We got into Farmington, NM just before the skies opened and unleashed a furry of rain. Scrambling towards the quiet downtown area, we got lost in plates full of steak and potatoes and glasses brimming with beer from 3 River Brewery. The brewery also owns a pizzeria, restaurant, distillery, and lounge on the same block. We didn’t have to travel far for variety.
On the drive out of town the next day, we took a detour north on route 516 to the Aztec Ruins National Monument. The ruins are not connected to Aztec people, but ancient Puebloans (the name comes from the town of Aztec, NM where the ruins live). Wandering through the old structures was peaceful in the most unusual way. Those types of place tend to be. The residual energy seems to live inside the old stone. This one Kiva (round ceremonial meeting room) up on a lonely hillside had a spiritual vibe to it. It was like a window into a former piece of humanity—a deep instinctual part of who we are. I could imagine people gathered in these spaces, connecting with their world and each other in such a simple way. I think that every former phase of human existence builds upon itself and lives within us somewhere. Maybe we never really replace all our former selves. That organic need to connect, explore, build, and see is the quintessence of us.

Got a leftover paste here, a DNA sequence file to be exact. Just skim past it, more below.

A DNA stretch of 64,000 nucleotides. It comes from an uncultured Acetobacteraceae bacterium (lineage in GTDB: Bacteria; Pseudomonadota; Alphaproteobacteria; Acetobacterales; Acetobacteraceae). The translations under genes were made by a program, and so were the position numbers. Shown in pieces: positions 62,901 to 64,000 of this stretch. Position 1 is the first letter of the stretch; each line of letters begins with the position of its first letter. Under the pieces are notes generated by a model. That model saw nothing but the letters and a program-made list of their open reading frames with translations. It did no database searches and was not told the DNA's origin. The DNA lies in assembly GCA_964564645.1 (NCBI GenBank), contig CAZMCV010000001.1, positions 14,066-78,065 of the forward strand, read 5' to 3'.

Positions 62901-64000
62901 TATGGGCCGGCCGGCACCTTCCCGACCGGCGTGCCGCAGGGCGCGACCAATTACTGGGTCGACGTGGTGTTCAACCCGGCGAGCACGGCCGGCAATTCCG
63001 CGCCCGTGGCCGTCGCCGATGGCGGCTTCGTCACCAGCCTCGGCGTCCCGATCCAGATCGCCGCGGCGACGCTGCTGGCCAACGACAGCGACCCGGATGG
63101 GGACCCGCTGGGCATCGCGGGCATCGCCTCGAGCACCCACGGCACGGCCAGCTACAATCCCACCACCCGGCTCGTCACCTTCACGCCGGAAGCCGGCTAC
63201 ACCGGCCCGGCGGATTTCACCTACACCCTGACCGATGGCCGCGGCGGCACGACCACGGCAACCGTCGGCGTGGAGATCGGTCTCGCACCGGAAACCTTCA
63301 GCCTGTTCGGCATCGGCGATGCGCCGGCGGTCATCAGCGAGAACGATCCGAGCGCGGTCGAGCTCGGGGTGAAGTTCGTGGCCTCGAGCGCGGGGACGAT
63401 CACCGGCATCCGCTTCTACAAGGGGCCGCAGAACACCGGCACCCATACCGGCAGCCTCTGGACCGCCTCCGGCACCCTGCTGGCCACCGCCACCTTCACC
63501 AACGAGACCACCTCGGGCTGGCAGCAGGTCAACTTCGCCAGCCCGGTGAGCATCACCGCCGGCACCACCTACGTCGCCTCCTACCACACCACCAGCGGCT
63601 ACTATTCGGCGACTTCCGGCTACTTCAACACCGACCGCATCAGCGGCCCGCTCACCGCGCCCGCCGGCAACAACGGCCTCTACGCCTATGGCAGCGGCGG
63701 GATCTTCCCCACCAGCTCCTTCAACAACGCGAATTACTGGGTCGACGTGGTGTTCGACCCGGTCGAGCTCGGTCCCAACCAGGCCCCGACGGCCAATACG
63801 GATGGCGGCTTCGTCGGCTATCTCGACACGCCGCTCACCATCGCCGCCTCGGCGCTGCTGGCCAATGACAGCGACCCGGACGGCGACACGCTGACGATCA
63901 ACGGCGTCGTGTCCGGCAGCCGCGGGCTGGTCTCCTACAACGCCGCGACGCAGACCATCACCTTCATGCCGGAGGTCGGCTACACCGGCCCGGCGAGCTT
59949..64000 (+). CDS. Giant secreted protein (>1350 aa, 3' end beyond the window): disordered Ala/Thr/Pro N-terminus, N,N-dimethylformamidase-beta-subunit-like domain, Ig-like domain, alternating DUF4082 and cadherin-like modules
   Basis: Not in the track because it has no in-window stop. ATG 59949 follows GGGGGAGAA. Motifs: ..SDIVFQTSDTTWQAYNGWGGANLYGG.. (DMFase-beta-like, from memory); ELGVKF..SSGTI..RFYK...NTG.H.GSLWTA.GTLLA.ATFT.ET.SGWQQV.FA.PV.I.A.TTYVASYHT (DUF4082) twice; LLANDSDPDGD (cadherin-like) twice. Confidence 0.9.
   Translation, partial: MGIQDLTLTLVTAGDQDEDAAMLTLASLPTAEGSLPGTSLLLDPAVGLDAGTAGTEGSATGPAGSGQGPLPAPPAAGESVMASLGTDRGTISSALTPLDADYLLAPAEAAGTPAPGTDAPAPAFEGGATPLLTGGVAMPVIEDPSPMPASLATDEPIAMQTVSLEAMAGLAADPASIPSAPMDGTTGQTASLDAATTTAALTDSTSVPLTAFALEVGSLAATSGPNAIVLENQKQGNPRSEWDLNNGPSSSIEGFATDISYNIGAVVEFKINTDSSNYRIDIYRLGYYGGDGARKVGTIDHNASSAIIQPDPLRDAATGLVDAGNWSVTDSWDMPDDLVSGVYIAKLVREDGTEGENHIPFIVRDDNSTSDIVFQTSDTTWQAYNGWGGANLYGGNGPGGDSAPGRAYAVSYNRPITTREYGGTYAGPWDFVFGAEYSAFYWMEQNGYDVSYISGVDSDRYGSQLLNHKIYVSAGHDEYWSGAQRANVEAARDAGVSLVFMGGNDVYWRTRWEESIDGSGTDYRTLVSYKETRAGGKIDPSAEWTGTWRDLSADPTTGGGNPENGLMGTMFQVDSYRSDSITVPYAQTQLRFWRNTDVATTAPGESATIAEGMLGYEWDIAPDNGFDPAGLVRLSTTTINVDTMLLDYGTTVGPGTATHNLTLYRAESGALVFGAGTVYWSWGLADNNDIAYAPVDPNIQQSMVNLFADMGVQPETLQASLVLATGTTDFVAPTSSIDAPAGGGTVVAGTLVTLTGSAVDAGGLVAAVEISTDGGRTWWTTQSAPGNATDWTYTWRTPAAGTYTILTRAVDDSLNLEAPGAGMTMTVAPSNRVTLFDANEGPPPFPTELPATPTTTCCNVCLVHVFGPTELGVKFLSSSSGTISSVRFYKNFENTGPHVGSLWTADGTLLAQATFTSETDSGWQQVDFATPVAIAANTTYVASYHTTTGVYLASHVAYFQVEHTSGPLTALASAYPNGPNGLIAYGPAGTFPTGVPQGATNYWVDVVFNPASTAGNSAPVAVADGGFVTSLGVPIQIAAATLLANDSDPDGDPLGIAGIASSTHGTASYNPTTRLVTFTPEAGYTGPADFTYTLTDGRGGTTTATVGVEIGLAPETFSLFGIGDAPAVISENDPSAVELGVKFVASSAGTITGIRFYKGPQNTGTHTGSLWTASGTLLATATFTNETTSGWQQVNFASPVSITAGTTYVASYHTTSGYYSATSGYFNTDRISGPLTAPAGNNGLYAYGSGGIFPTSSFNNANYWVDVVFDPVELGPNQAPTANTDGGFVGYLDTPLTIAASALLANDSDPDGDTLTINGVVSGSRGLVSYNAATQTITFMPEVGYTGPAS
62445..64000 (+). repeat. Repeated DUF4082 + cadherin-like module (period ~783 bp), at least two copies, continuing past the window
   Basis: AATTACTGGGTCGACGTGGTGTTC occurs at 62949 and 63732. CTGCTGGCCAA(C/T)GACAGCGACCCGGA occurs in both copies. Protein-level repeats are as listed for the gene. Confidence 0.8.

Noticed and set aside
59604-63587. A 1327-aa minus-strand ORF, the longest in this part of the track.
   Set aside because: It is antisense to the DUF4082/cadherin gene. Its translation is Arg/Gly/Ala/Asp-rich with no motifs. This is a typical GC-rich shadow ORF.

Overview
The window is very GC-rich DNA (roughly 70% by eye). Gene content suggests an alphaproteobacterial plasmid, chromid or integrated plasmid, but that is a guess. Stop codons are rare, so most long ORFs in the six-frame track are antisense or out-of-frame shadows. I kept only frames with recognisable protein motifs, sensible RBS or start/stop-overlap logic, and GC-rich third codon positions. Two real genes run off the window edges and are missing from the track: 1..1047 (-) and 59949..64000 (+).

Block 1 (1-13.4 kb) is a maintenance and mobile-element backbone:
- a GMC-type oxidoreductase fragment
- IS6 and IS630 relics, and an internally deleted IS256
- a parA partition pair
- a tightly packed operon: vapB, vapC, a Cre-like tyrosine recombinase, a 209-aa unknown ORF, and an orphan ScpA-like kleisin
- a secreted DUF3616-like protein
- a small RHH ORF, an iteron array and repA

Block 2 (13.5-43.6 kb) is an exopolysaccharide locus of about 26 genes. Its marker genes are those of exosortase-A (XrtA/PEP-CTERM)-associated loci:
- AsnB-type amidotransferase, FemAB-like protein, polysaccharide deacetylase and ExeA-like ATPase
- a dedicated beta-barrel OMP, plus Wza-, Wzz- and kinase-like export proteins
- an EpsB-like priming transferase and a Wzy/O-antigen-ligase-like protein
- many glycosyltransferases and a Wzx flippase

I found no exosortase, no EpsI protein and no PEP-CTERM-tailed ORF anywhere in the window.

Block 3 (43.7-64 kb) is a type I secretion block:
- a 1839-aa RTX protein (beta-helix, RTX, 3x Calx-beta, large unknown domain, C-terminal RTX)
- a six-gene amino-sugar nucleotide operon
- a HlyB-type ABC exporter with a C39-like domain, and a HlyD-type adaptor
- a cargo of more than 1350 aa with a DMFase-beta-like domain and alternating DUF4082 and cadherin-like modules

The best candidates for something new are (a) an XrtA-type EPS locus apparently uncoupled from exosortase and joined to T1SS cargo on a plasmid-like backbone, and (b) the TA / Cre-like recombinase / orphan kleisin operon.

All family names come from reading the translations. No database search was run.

Before long, Santa Fe emerged before us as the open road faded into the background. We spent the latter part of the drive entertaining ourselves by picking out humorous road signs and pretending they were song titles of our imaginary band (Our band is called “Buffalo Thunder” and our first single is ”Firefly Lightning”).
Our Santa Fe hotel offered a free wine and cheese social hour that lubricated our stomachs following the long drive. Later on, we tore through a barrage of small plates at La Boca as the sun sank into the clouds. This was the first time I had been in Santa Fe in 6 years when it wasn’t the dead of winter, and it was weird to see the streets lively and full of turquoise sellers. The sand-colored buildings and skinny streets surrounding the square are still just as beautiful as always.
After 4 nights of frighteningly early bedtimes and endless miles of pavement, we managed to stay out way too late. I closed my eyes in the early morning hours, pretending that my flight would never take off the next day and that we could disappear into the open road.